1 Basic Science and Structure of Skin                                                                       Kelley Redbord...
Committed to Your Future       For practice exam questions and interactive study         tools, visit the Dermatology In-R...
1.1 EPIDERMISEpidermis     •	 Compliled of the following cells:        –  Keratrocytes - 80%        –  Melanocytes - base ...
Table 1–1.  Keratin Expression Patterns (cont.)Type II Type I      Location                                 Hereditary Dis...
Table 1-2.  Desmosomal Proteins	   Protein	                     Location	                    Disease Association(s)    Pla...
Stratum Granulosum      • Keratohyalin granules contain profilaggrin (F granules) and loricrin (L granules contain 	 	    ...
• Normal SC cells have no nuclei; may persist in incompletely keratinized cells (parakeratosis)   • Bricks - Corneocytes; ...
Table 1-3.  Epidermolysis Bullosa           Condition                               Defect           EBS                  ...
Lamina Lucida    Hemidesmosome    • Attachment complex for basal keratinocytes and extracellular matrix    •  lectron-dens...
– Molecules that interact with other proteins (such as integrins) to transmit morphogenetic       information to the cell’...
• Keratinocytes can produce both growth and inhibitor factors for melanocytes     – Growth—beta-FGF and TGF-alpha     – In...
Merkel Cells      • Mechanoreceptors at sites of high tactile sensitivity      • Located at the basal level of the epiderm...
1.2    DERMISDermis      • Collagen, elastic fibers, Matrix, Cells (fibroblasts, monocytes, phagocytes, mast cells, dermal...
Collagen Diseases    Ehlers-Danlos Syndromes    •  xcessive stretchability and fragility of the skin with a tendency towar...
Anetoderma    • Decreased desmosine    • Loss of and fragmentation of elastic fibersDermal Matrix Components    •  roteogl...
Mast Cells                                        Table 1–5.  Mast Cells     Mast Cell Type                   Mediator    ...
Table 1–6.  Blistering D/O  (cont.)Antigen                              Inherited                           AIa6b4 Integri...
Epithelialization      • Begins hours after injury      • Keratinocytes from residual epithelial structures leapfrog each ...
•  ngiogenesis initiated by plasma leak, release of FGF, and subsequent activation of collage-      A      nase to break d...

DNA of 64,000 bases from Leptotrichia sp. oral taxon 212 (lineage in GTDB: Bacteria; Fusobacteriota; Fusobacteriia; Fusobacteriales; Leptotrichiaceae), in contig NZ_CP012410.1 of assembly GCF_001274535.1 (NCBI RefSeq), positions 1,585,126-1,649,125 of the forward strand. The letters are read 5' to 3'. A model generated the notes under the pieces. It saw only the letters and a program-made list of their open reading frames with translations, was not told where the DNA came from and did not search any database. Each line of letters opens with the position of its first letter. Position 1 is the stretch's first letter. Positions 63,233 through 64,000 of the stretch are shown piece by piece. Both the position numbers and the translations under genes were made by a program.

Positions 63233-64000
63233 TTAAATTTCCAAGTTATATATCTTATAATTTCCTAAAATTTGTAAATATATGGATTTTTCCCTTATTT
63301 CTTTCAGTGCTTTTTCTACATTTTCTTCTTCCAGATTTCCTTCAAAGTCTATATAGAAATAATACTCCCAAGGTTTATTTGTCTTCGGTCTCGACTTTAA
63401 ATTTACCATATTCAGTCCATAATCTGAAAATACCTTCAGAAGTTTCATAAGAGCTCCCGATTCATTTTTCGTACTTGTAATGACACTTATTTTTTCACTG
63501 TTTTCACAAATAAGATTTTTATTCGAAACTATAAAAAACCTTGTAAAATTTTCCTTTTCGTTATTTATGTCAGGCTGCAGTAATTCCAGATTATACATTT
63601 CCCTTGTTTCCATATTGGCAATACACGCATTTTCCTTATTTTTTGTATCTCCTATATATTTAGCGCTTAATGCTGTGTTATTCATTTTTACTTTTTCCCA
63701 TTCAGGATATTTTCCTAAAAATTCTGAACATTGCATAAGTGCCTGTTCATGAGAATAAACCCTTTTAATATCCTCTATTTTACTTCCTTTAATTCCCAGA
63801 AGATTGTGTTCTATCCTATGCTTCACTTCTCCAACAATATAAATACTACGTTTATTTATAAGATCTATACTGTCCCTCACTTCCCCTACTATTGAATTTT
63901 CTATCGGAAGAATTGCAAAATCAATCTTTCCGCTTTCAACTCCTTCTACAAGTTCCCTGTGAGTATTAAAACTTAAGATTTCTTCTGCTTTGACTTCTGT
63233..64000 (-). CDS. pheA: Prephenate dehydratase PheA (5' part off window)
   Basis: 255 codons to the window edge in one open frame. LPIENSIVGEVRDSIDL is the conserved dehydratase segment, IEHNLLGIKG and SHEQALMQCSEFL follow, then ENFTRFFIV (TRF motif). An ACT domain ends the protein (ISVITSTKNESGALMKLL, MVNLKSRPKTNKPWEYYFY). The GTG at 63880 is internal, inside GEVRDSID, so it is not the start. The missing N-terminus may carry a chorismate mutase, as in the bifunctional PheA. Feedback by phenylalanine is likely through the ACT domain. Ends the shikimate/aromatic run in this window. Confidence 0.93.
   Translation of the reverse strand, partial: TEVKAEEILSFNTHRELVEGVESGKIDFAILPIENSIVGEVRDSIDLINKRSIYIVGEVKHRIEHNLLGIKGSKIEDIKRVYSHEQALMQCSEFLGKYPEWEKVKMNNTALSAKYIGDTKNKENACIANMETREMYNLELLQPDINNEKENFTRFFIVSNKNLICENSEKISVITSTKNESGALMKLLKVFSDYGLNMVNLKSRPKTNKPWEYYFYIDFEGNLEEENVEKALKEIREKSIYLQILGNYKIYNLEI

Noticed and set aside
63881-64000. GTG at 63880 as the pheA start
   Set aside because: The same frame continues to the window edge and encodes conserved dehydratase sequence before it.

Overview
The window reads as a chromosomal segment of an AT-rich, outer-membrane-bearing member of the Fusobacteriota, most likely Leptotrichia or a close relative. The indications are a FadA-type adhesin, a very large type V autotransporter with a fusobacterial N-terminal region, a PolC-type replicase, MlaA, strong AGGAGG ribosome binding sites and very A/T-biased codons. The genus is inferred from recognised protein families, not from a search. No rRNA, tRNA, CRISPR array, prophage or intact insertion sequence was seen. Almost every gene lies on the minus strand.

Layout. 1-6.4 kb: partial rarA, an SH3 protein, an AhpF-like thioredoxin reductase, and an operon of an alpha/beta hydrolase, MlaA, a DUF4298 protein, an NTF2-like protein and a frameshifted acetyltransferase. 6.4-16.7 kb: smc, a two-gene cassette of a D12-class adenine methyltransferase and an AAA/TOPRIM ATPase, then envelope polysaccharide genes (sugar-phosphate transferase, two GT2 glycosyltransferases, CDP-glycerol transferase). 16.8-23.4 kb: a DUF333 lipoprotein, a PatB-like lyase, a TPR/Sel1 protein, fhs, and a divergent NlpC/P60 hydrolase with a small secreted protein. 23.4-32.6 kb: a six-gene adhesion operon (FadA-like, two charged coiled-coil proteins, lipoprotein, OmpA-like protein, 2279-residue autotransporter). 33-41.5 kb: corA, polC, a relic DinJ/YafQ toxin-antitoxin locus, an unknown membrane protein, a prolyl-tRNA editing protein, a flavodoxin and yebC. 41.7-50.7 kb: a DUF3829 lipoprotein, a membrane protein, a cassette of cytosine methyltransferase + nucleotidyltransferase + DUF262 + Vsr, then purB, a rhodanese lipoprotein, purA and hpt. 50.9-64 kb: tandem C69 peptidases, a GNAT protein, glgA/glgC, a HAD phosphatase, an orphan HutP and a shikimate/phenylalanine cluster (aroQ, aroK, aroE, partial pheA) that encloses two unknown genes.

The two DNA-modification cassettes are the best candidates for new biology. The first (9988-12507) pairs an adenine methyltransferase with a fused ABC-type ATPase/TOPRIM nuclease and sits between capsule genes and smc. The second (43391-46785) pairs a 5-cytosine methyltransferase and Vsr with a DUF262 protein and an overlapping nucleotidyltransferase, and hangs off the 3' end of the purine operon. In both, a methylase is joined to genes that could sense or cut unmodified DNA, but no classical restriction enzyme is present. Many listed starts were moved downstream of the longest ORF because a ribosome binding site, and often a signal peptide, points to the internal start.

•  atrix keratinocytes: Above the BM overlying the dermal papilla—give rise to hair shaft         M         and inner root...
Catagen    • 2%, club ends, 3 weeks    • Scalp hairs show gradual thinning and lightening of the pigment at the base of th...
• Lithium        • L-dopa        • Oral contraceptives        • Valproic acid      Clinical        • Diffuse loss        •...
Types of Hair    • Lanugo: Soft, fine hair that covers much of the fetus and usually shed before birth    • Vellus scalp h...
Table 1-7.  Sebum and Epidermal Components                                            Sebum Components:             Epider...
• nitial secretion is odorless, and odor derived from C6–C11 acids - the most abundant is         I         3-methyl-2-hex...
1.12 IMMUNOFLUORESCENCE                     PATTERNS - DIRECTImmunofluorescence   Intercellular Space (ICS) Deposition   •...
• Patients with burns, penicillin drug eruptions, skin grafts, bullous pemphigoid, and mucosal 	         pemphigoid      •...
Table 1–8.  DIF Pattern in Connective Tissue Disease  (cont.)    Disease                 Direct Immunofluorescence Pattern...
NOTES30  2011/2012  Dermatology In-Review l  Committed to Your Future
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  1. 1. 1 Basic Science and Structure of Skin Kelley Redbord, MD Peter Schalock, MD Bruce E. Strober, MD, PhD C o n t e n t s 1.1 Epidermis . . . . . . . . . . . . . . . . . . . . . . . . . . . . . . . . . . . . . . 3 1.2 Dermis . . . . . . . . . . . . . . . . . . . . . . . . . . . . . . . . . . . . . . . . 13 1.3 Antigens Implicated in Autoimmune Diseases and Other Annoying Factoids . . . . . . . . . . . . . . . . . . 17 1.4 Wound Healing . . . . . . . . . . . . . . . . . . . . . . . . . . . . . . . . 18 1.5 Maturational . . . . . . . . . . . . . . . . . . . . . . . . . . . . . . . . . . . 19 1.6 Hair Follicle Biology . . . . . . . . . . . . . . . . . . . . . . . . . . 20 1.7 Sebaceous Glands . . . . . . . . . . . . . . . . . . . . . . . . . . . . 24 1.8 Eccrine Glands . . . . . . . . . . . . . . . . . . . . . . . . . . . . . . . 25 1.9 Apocrine Glands . . . . . . . . . . . . . . . . . . . . . . . . . . . . . . 25 1.10 Nails . . . . . . . . . . . . . . . . . . . . . . . . . . . . . . . . . . . . . . . . . 26 1.11 Nerves and Receptors of the Skin . . . . . . . . . . . . . . 26 1.12 Immunofluorescence Patterns - Direct . . . . . . . . . 27 1.13 Connective Tissue Diseases . . . . . . . . . . . . . . . . . . . 28 Basic Science and Structure of Skin    1